How to use them in your content

Aha moments very nicely become principles, values, maxims, and frameworks. These are the building blocks of a content business that consistenly shares valuable information with an audience.

(And, after you share that information, you offer to help with implementation, for a price. That's the foundation your business is built upon.)

My MOVIE framework moment has now turned into an email series, a podcast audio series, a 90-minute workshop, and likely will be the core of my next book.

When you discover an aha moment that someone else shares, it's important (read: essential) that you credit the person who shared it with you.

I learned "success is 80% mindset" from Tony Robbins. "Call the destination and ask for directions" comes from Derek Sivers. The "craftsman mindset" comes from Cal Newport. One that I got yesterday comes from a man named M. Russell Ballard - "what matters most is what lasts longest". He was talking about spirituality, and listed out things like your relationship with God and Jesus Christ, your family relationships, following the promptings of the spirit, and loving others. But could you apply the same principle to, say, your content? Your products and services? The values you hold in your business?

I think so.

Take your aha moments, go back to them, turn them into one-sentence principles or sayings, then share them freely and often. Post them on social media. Explain them in your long-form content. Then sell the framework that you've created that stems from years of your unique capturing of aha moments throughout your life.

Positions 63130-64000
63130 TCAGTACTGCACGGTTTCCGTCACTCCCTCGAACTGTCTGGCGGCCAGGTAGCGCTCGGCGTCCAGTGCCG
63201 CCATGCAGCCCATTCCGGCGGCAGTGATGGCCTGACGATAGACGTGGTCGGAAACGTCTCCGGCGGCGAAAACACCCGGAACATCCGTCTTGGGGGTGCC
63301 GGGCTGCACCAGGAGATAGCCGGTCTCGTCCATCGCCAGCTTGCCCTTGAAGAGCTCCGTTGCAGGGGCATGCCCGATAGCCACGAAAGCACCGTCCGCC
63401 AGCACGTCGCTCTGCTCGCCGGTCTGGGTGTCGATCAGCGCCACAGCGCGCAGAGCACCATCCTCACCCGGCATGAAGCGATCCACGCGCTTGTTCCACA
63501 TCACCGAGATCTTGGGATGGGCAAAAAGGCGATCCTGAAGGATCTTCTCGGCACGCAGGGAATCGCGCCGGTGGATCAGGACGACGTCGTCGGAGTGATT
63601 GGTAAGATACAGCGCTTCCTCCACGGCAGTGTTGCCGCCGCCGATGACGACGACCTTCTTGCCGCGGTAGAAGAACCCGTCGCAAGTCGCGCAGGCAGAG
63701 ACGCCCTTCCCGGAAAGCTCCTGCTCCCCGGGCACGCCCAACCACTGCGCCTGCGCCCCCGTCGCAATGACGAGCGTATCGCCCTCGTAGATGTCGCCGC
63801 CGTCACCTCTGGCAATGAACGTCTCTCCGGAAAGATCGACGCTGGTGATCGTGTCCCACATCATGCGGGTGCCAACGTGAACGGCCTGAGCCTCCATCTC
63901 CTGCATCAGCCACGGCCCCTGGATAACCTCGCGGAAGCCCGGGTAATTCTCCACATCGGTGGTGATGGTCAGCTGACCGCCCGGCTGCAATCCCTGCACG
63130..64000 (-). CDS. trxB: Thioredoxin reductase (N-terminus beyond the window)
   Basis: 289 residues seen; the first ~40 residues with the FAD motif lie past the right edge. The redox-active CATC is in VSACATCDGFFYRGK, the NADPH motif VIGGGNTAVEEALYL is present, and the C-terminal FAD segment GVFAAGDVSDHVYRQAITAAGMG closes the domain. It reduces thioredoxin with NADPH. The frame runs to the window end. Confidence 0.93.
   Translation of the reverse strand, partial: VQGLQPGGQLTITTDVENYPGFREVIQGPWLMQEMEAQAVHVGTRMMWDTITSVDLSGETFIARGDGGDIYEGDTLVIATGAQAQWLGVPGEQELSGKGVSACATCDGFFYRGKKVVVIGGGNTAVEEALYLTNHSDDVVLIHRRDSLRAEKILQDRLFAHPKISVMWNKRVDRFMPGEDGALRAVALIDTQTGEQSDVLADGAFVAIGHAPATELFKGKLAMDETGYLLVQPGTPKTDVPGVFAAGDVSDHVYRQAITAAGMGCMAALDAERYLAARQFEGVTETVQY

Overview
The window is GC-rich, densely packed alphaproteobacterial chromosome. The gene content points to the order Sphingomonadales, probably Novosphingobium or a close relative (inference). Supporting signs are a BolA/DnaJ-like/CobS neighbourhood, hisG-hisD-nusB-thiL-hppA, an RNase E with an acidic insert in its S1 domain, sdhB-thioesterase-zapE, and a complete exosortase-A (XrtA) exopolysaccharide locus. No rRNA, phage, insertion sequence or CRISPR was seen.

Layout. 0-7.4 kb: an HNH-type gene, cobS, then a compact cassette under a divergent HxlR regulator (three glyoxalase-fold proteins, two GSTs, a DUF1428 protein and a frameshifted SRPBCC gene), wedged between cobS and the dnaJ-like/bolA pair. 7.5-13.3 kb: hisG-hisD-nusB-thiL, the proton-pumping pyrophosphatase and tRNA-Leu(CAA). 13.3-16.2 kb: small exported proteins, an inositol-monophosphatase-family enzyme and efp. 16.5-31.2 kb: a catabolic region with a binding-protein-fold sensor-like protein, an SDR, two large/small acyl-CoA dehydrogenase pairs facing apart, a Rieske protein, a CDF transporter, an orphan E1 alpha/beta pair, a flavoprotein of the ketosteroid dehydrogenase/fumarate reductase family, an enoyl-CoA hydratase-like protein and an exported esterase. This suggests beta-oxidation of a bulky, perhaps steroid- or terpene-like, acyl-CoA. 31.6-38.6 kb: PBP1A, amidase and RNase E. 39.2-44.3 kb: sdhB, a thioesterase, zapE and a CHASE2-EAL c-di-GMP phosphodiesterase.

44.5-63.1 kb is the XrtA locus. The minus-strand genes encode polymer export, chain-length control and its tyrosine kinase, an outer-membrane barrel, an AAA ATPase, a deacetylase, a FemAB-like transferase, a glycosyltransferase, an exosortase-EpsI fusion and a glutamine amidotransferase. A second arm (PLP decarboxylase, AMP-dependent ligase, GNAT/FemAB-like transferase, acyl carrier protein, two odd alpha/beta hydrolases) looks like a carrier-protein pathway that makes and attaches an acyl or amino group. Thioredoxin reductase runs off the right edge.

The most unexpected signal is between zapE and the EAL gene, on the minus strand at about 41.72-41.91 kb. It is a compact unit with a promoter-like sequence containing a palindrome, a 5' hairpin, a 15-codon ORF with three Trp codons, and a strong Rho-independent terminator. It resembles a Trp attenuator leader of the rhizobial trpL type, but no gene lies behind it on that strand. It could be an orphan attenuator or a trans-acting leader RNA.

This way, together they become uniquely yours. You then own the idea - purple cow, daring greatly, hell yeah or no, personal power, the obstacle is the way. All of these began as aha moments in the lives of the people we love to learn from, and associate with those ideas.

A few other tips, that I shared with @JensLennartsson over on Twitter:

  • lead with the main idea/aha, then support it with stories and evidence (in blogs or podcasts)
  • know where you are leading people. The aha is more powerful when there's a payoff at the end
  • everyone should create a framework for their business

Did you get an aha moment from this week's newsletter? Hit reply and let me know!